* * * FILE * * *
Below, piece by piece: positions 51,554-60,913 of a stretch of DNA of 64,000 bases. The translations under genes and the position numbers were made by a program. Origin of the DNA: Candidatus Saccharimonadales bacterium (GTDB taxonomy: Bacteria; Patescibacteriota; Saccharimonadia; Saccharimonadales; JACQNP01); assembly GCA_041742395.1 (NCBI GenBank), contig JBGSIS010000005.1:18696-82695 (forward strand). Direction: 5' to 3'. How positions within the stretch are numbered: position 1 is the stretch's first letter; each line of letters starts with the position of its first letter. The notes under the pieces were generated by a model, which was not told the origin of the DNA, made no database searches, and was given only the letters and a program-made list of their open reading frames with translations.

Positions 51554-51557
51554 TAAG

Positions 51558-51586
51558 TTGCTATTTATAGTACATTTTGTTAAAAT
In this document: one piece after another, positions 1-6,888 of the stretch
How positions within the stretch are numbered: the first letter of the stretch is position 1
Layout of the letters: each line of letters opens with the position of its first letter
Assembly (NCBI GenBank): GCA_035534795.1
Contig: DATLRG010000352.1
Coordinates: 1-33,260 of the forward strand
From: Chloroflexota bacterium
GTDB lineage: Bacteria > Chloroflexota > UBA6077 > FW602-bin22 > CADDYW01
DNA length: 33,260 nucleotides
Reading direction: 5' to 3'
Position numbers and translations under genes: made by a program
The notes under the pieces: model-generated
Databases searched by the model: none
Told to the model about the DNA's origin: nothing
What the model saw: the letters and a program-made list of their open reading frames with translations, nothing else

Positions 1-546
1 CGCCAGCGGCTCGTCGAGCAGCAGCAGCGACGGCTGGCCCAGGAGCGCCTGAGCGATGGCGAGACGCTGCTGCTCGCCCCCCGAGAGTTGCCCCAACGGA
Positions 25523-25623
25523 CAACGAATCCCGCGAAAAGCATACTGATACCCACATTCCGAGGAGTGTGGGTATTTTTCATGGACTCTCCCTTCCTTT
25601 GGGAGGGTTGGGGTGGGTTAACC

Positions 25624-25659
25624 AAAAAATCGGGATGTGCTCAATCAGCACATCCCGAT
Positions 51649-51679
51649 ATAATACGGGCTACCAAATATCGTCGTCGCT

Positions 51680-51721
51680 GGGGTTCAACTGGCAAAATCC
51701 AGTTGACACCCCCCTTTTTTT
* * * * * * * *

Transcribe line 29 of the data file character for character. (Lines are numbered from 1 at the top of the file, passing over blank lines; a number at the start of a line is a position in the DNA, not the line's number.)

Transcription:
51649 ATAATACGGGCTACCAAATATCGTCGTCGCT